Over the last few years, we have seen an exponential growth in the evidence that neighborhoods are the unit of social change. If we want to disrupt the forces of concentrated inequity, we have to think not at an issue level or individual level, or program level, but at a neighborhood level.
Place impacts life outcomes. There are a lot of great books, articles, and maps that dig into the impact that place and neighborhood can have on life outcomes. An area that is lacking, however, is the crucial role that social-relational connections play in repairing the fabric of a place. We’ve found the book Fragile Neighborhoods, by Seth Kaplan, to be an incredible resource, and we sat down with him to talk about it.
Why Do Neighborhoods Matter?
“First of all, there’s plenty of data that will tell you that where you live will determine your whole life trajectory,” says Seth. This includes health, lifespan, loneliness, and much more. In our personal lives, we usually look for a particular kind of neighborhood to live using lots of criteria, but we don’t always include this emphasis when we’re working toward change.
Seth says we miss the important metrics that contribute to the difference in neighborhood outcomes. We typically don’t measure relationships or the nature of institutions in a neighborhood. We measure safety, but not proximity to a library or a good place for people to congregate. In order to see real change, we need to mine a different type of data, make it available to all, and then hold people accountable for these outcomes.
What is Social Poverty?
The concept of social poverty is one that Seth addresses in his book. “We are mostly trying to solve our relationships or social problems in material or policy ways,” Seth says. For example, deaths of despair or depression, polarization, mistrust, rising suicide, loneliness and isolation, racial inequality – Seth says these are relationship problems. However, we only think about improving these in a material way. “It’s really important to separate these dynamics,” Seth says. He emphasizes that even “well-off neighborhoods can be socially poor.” Even for those who are materially poor, being relationally rich can lead to much better outcomes.
Without better systems and institutions to address these issues, Seth says, even those who are materially well off will be vulnerable. He notes how life has shifted to an emphasis on networks rather than on proximity. In the past, we were constrained by our location, but now, people are constrained by their network. This helps some and hinders others.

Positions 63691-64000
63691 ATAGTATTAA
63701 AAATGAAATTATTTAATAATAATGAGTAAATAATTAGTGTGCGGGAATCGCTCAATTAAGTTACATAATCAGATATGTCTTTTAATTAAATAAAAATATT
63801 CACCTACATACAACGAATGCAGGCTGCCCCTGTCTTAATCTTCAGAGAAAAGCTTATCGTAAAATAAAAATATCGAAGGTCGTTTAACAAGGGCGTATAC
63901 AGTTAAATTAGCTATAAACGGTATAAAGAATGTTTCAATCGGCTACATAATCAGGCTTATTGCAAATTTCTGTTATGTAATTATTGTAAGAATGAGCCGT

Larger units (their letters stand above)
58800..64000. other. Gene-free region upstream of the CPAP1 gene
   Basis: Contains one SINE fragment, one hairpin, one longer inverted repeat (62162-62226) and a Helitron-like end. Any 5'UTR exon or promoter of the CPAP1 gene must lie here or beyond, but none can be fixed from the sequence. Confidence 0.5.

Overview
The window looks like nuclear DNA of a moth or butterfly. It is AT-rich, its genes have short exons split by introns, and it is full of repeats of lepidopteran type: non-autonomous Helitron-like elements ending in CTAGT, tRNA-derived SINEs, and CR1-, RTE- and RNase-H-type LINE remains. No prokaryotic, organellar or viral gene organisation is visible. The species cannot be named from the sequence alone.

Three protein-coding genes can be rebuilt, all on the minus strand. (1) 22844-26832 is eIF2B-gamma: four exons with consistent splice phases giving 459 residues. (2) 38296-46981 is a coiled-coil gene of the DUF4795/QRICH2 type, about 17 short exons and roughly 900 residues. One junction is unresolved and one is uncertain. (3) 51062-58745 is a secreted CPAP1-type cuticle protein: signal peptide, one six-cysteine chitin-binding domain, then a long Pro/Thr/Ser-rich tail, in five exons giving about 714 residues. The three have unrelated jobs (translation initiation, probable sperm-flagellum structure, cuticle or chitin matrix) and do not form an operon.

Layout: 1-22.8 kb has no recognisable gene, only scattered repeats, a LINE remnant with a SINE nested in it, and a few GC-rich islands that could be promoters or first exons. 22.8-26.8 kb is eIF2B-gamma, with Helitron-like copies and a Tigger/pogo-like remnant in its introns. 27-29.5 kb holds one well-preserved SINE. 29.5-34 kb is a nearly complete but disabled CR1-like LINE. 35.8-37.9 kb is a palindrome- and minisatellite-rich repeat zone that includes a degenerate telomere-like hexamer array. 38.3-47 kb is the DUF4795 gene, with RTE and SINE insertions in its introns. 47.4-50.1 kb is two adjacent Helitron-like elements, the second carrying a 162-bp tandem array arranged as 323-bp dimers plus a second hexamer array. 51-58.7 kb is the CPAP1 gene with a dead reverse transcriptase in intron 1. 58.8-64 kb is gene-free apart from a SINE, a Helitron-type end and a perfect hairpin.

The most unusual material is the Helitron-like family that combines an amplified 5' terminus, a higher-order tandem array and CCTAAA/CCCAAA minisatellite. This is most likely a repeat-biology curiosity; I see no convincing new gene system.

Where Do We Go From Here?
Seth explains that there’s an overwhelming focus on issues at both the national level and the individual level. People generally look at material and policy reasons for inequities. However, the things that matter are actually systems and structures on the local level. “You have to take off one set of glasses and put another set on,” Seth says.
If people were convinced the local issues matter, and that their patriotic duty was to make their place (neighborhood) better, we could make a great impact. If we change our aspirations about what we should be invested in (our time and resources) and funnel it to very practical local matters, Seth says, “We’re going to be much richer in terms of personal relationships.” He adds, “If you work local, you can actually see the people you helped.”
How Can We Rebuild Social and Structural Mechanisms Within a Neighborhood?
Seth says we need to examine both structural and institutional issues. Flourishing neighborhoods need structures like transportation, good schools, and mixed income housing. They also need institutions like marriage, supportive inter-family dynamics, and both formal and informal ways to connect folks in a sense of community (like civic institutions and houses of worship).
“What we need first and foremost is institutions that can incubate relationships, that can nurture social cohesion, and that can foster collective action and capacity,” Seth says. Once people are connected in this way, they can say “We know each other, we relate to each other, we work with each other,” says Seth, and it “makes problems more manageable.”
Is This Really Necessary?
It’s easy to write off this type of social emphasis as something fluffy or unnecessary, but the data tells a different story. Seth’s book emphasizes the power of collective efficacy. Once people have connectedness, they can feel a sense of common destiny – and understand that they share the outcomes of what’s happening in their neighborhoods. This is a powerful way to spark change.
At the Lupton Center, the training and consulting arm of Focused Community Strategies, we partner with people who are interested in engaging in this work of place-based community engagement. Interested to learn more about what we offer? We’d love to connect with you.